The US Energy Information Administration publishes the Electric Power Monthly report, which provides valuable insight on how US kilowatt-hour prices are behaving over time. The EIA provides average electricity prices per state and market segment, comparing them with those from 12 months ago. The report also provides average electricity prices for the entire US, and broken down by region.
According to the US EIA, electricity prices were up by 4.7% in 2021, which is the highest annual increase since 2008. Kilowatt-hours prices can be expected to continue rising in the short term, and the EIA is forecasting a 3.9% increase for 2022. However, this also means that energy efficiency and renewable generation projects become more valuable. When electricity becomes more expensive, the cost avoided with efficient consumption also increases.
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Which States Have the Most Expensive Electricity?
As of December 2021, there were seven states with average kWh prices above 20 cents/kWh in the residential sector: Connecticut, Massachusetts, New Hampshire, Rhode Island, California, Alaska and Hawaii. The commercial sector has lower prices on average, and only Hawaii was above 20 cents/kWh by the end of 2021.
- The state with the highest electricity prices is Hawaii: 35.57 cents/kWh in the residential sector, and 34.45 cents/kWh in the commercial sector. Generally, electricity prices are higher in islands, since they depend on fuel imports.
- The mainland state with the highest residential electricity price is Rhode Island (25.11 cents/kWh), and the highest commercial price is found in California (18.44 cents/kWh).
When comparing US regions, the highest kWh prices are found in New England: 22.04 cents/kW for residential consumers, and 17.03 cents/kWh for commercial consumers. This region includes Connecticut, Maine, Massachusetts, New Hampshire, Rhode Island and Vermont.
- Of these six states, only Maine and Vermont have residential electricity prices below 20 cents/kWh.
- New England gets around 40% of its power from natural gas, which is mostly imported via pipelines. This is a key reason why local kWh prices are so high.
New York state has an average residential price of 19.50 cents/kWh and an average commercial price of 15.40 cents/kWh, but these are statewide values. When considering only NYC, electricity prices above 20 cents/kWh are common for homes and businesses, and peak rates charged to users with time-of-use tariffs exceed 30 cents/kWh.
Natural gas, the main electricity source for many states, is becoming much more expensive. The price of natural gas delivered to power plants rose from $2.32 to $4.98 per million BTU in 2021, which represents an increase of over 110%. The February 2021 winter storm contributed to the increase in gas prices, since it disrupted supplies for Texas, a key producer. The ongoing conflict between Ukraine and Russia can be expected to drive gas prices even higher in 2022.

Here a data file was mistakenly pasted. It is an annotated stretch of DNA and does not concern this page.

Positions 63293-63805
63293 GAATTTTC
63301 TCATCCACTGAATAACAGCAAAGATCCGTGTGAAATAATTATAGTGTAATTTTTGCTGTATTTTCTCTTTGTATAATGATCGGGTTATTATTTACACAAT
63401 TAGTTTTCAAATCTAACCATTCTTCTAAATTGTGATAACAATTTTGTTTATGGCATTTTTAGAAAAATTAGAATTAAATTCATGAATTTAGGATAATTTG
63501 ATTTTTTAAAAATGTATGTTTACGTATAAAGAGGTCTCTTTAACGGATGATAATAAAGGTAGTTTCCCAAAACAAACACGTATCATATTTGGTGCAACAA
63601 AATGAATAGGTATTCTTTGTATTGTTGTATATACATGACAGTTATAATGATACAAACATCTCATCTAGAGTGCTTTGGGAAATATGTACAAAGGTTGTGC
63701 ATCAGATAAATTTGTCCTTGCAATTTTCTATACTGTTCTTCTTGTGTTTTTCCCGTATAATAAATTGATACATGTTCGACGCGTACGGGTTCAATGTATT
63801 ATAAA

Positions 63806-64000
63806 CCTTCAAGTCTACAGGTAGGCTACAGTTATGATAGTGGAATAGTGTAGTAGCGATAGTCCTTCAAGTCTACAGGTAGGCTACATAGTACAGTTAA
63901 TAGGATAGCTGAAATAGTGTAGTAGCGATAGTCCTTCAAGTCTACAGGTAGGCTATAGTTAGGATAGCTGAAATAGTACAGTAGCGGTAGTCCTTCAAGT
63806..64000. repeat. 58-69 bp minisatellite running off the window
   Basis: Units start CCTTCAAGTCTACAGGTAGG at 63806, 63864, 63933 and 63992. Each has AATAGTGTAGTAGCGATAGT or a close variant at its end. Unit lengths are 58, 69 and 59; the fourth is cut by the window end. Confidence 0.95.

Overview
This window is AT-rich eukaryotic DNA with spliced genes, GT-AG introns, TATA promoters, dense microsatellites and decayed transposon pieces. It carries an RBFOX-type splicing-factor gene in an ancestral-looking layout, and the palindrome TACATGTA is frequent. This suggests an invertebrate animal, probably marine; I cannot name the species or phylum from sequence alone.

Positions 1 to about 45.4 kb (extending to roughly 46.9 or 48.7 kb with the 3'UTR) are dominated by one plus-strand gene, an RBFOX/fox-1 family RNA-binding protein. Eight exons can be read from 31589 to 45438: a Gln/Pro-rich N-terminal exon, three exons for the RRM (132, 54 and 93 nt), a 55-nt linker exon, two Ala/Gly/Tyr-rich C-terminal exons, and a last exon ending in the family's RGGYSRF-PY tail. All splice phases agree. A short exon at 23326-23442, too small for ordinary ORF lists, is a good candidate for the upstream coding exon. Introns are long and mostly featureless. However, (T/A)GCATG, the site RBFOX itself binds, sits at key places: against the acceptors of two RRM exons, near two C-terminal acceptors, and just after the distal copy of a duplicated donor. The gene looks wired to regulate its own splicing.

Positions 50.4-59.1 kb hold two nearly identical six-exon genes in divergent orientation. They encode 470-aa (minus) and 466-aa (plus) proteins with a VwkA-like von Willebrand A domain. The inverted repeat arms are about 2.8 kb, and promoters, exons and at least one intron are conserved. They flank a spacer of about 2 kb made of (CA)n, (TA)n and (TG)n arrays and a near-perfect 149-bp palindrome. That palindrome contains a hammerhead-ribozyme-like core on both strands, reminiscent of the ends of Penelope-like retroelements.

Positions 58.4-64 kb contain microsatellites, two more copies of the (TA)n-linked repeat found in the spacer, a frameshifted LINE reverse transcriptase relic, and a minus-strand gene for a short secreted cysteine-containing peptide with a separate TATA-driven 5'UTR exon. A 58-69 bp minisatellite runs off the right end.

How High kWh Prices Improve the ROI of Energy Efficiency and Renewables
Energy efficiency measures and renewable generation systems can both reduce your power bills, but this is accomplished in two different ways. Energy efficiency reduces your consumption directly, while renewable generation covers part of your consumption, but the end result is the same: the power meter measures less kilowatt-hours per month. An electricity price increase leads directly to higher power bills, but the costs avoided with energy efficiency and renewable sources also increase.
Solar panels are the most common renewable energy option for homes and businesses, since they can be used on almost any roof with unshaded areas. Wind turbines, small hydro turbines and biomass are also used by many buildings; however, these technologies are more demanding than solar panels in terms of site conditions. If you’re considering renewable energy for your building, NY Engineers can analyze your electricity needs and design a rooftop solar PV system with optimal generation capacity.
There are many types of energy efficiency measures available for buildings, and their costs and ROI can vary widely. Generally, you can expect the quickest payback periods with LED lighting and automatic controls, which can achieve high savings relative to their upfront cost. Energy upgrades that focus on HVAC and hot water tend to have an intermediate payback period, while deep energy retrofits offer long-term savings at a high price. However, there are cases where a complete upgrade of a building and its systems can cut energy bills by 50% or more.
The business case for building energy upgrades improves when you can qualify for financial incentives and low-interest financing. Depending on the type and project and the programs available with your state, incentives may cover a significant portion of your upfront costs, or even the entire project. Expenses that are not covered with incentives can then be distributed over time with C-PACE loans or other low-interest financing options.